Subject and location

Ginner appears absorbed in the outcome of the game in front of him whilst all around the table other people finger their tokens and look on as a croupier rakes in the chips just lost in the round. The game being played features a large numbered wheel and a white ball set in between two green baize tables marked with a numbered layout which is not, as might first be thought, roulette, but a French derivation known as ‘boule’. Unlike the wheel in roulette, which is numbered irregularly from 0–36, the boule wheel consists of eighteen pockets numbered consecutively from 1–9 twice.15 Bets are placed by putting chips down upon the table layout, either on a single number, or a group of numbers. The winning number is decided by rolling a rubber ball, larger than that used in roulette, around the boule dish until it comes to rest in one of the numbered pockets.16 Boule was developed in Europe during the early eighteenth century and although relatively unknown in Britain, it remains a popular feature in casinos across France and Spain to the present day. In Switzerland, where casino gambling was outlawed between 1929 and 1993, boule was the only game licensed to continue in special gaming houses.17 The advantage to the house bank is higher than that in roulette and the stakes are traditionally lower, and therefore boule is sometimes called ‘the poor man’s roulette’.18 In Bayes’s picture, the ball is resting in the number 5 pocket which may explain the look of dismay upon Ginner’s face. The number 5 acts like the zero in roulette, invalidating all other money bets.
The location of Under the Candles has not been recorded but the fact that the figures in the drawing are playing boule suggests that this is a French casino, possibly at Boulogne. Bayes, who frequently visited France on summer painting trips, painted a number of views during the 1920s and 1930s of the coastal town of Boulogne-sur-Mer, including a number of views of the town’s casino. The catalogue for Bayes’s solo exhibition at the Goupil Gallery in 1928 lists three examples, Bolougne Casino, Entrance to Bolougne Casino and Verandah of Bolougne Casino (whereabouts of all unknown).19 Although initially the preserve of rich aristocrats in Europe’s exclusive spa resorts during the nineteenth century, casinos became an established feature of the tourist industry after France legalised gambling in 1907.20 They were particularly to be found in fashionable seaside towns such as Cannes and Biarritz, and the Channel ports popular with English visitors such as Dieppe. French casinos not only offered tourists the opportunity to risk their money at the gaming tables but were centres for a whole host of diversions and entertainments. The casino complex at Bolougne-sur-Mer included a restaurant and an elegant terrace with formal gardens, depicted by Bayes in his painting Bolougne Casino, Promenade 1935 (private collection).21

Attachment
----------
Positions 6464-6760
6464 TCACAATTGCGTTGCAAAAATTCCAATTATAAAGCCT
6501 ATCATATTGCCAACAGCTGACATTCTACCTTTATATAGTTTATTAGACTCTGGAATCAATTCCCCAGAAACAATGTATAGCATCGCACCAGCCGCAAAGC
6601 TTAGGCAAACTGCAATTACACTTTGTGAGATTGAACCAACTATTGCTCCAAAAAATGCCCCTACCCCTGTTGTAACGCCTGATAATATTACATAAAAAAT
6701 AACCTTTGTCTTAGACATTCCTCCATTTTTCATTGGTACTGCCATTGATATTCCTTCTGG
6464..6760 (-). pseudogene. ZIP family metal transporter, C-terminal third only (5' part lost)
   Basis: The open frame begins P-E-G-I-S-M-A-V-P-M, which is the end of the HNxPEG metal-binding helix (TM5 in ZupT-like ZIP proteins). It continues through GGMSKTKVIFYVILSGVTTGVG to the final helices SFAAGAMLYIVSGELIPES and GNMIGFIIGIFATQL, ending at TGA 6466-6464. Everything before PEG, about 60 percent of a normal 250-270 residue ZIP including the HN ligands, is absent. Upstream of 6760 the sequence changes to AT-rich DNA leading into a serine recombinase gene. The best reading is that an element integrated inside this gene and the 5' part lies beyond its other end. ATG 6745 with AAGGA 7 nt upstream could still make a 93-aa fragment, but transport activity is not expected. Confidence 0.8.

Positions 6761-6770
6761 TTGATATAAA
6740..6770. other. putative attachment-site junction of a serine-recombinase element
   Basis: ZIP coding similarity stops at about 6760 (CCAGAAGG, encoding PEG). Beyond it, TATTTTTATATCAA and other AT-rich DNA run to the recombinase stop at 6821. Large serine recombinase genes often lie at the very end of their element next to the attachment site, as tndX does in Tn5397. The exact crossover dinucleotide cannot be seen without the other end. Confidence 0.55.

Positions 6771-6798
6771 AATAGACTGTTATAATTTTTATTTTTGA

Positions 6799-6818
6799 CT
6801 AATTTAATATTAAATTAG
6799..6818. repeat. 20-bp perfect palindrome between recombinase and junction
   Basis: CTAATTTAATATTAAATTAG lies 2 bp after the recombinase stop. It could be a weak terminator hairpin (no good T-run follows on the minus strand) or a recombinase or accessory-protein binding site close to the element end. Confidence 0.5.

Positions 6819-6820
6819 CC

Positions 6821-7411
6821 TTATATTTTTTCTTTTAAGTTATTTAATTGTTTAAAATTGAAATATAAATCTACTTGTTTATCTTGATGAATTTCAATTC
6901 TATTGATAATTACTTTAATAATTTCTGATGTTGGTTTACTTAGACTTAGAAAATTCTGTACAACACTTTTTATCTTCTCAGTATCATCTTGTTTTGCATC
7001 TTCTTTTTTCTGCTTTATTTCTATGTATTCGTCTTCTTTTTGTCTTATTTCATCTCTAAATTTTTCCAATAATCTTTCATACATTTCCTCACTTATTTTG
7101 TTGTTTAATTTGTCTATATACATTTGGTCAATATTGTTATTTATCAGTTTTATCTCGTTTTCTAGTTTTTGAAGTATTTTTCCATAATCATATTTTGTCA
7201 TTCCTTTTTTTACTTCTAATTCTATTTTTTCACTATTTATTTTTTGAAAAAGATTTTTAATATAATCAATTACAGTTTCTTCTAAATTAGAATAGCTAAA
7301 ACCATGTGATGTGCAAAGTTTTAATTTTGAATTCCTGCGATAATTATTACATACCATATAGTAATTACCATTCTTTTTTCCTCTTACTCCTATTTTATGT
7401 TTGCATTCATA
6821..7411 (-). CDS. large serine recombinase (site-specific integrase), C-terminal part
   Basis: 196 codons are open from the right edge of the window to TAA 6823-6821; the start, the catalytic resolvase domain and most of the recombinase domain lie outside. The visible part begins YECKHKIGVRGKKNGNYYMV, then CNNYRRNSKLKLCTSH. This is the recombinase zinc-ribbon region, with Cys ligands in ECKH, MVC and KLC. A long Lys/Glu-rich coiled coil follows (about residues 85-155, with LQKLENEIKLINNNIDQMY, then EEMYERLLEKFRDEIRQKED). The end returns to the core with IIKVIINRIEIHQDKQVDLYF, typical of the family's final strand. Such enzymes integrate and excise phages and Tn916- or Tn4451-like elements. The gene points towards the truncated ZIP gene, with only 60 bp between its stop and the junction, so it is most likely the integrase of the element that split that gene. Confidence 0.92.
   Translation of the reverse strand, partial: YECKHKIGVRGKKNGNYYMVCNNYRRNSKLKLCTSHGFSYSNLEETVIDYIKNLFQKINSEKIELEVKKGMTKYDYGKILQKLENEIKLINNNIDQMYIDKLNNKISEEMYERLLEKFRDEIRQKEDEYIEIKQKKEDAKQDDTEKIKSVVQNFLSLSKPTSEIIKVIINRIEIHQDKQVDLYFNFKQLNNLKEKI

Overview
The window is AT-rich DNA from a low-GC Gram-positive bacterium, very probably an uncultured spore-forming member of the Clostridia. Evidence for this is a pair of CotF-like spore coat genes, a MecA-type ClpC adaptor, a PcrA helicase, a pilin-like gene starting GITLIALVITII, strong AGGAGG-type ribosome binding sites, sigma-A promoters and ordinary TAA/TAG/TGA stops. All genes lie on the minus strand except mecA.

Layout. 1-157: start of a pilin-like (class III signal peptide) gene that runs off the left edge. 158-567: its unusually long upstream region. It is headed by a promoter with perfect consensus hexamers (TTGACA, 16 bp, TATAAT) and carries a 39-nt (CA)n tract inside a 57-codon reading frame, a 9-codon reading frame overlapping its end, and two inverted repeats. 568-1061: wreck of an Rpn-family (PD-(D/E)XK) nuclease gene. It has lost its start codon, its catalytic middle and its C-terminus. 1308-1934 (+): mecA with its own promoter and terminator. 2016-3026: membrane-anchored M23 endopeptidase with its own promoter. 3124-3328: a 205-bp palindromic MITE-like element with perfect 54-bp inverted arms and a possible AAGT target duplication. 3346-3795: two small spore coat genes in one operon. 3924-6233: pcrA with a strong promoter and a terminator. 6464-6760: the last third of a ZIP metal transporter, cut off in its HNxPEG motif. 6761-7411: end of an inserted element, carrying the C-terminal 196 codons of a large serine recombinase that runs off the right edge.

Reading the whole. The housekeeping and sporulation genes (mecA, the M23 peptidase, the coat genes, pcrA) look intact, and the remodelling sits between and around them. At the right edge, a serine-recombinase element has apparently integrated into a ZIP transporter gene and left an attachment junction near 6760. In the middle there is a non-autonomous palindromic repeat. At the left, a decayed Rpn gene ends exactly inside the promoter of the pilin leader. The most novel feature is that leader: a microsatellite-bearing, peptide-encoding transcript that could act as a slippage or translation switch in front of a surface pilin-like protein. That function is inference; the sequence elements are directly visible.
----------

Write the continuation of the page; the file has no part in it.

Bayes completed a number of other paintings with casinos as their subject. In 1925 he exhibited a painting at the Royal Academy called Les Jeux sont faits (The Chips are down) (whereabouts unknown).22 A review in the Times in 1929 reveals that this painting was similar in detail, colour and appearance to Under the Candles:
His most elaborate composition here is a large painting of a casino interior, Les Jeux sont faits. A chandelier of many lights and the roulette board in perspective establish the general plan of the design, and the architecture – broken by the downpour of light from green shades – is composed upon it with extraordinary skill, four principal figures marking out the main dimensions. The balance of colour, green and reddish mauve pre-dominating, is all that could be desired. All this sounds coldly scientific, but the emotional and physical atmospheres of the subject are sufficiently conveyed, and the painting would be an ideal decoration for some place of recreation or refreshment on ‘modern lines’.23
This description suggests that Les Jeux sont faits might be the exhibited painting for which the Tate’s work is the study. The inscribed date of ‘33’ in the bottom left-hand corner of Under the Candles may perhaps have been added a decade later as a result of some revisions or additional touches prior to the purchase of the painting by the Tate Gallery.
Bayes was perhaps introduced to the casino as a suitable subject for painting by his friend and colleague Walter Sickert, who painted scenes of the casino at Dieppe in 1920–1. Unlike Sickert’s paintings of music halls which reveal the leisure time of the working-class urban population, his casino paintings focus on the fashionable and rich, resplendent in their furs and evening dress (see Tate N05089). All casinos during this period had a strict dress code and the people portrayed in Bayes’s painting are also suitably glamorously attired, with the men in dinner jackets or tails, and the women in long evening gowns. As in Sickert’s paintings, the casino is portrayed as rather a strange, subterranean place where the stilted gestures of interaction between the gamblers are as artificial as the electric candles illuminating the proceedings.

The Westminster School of Art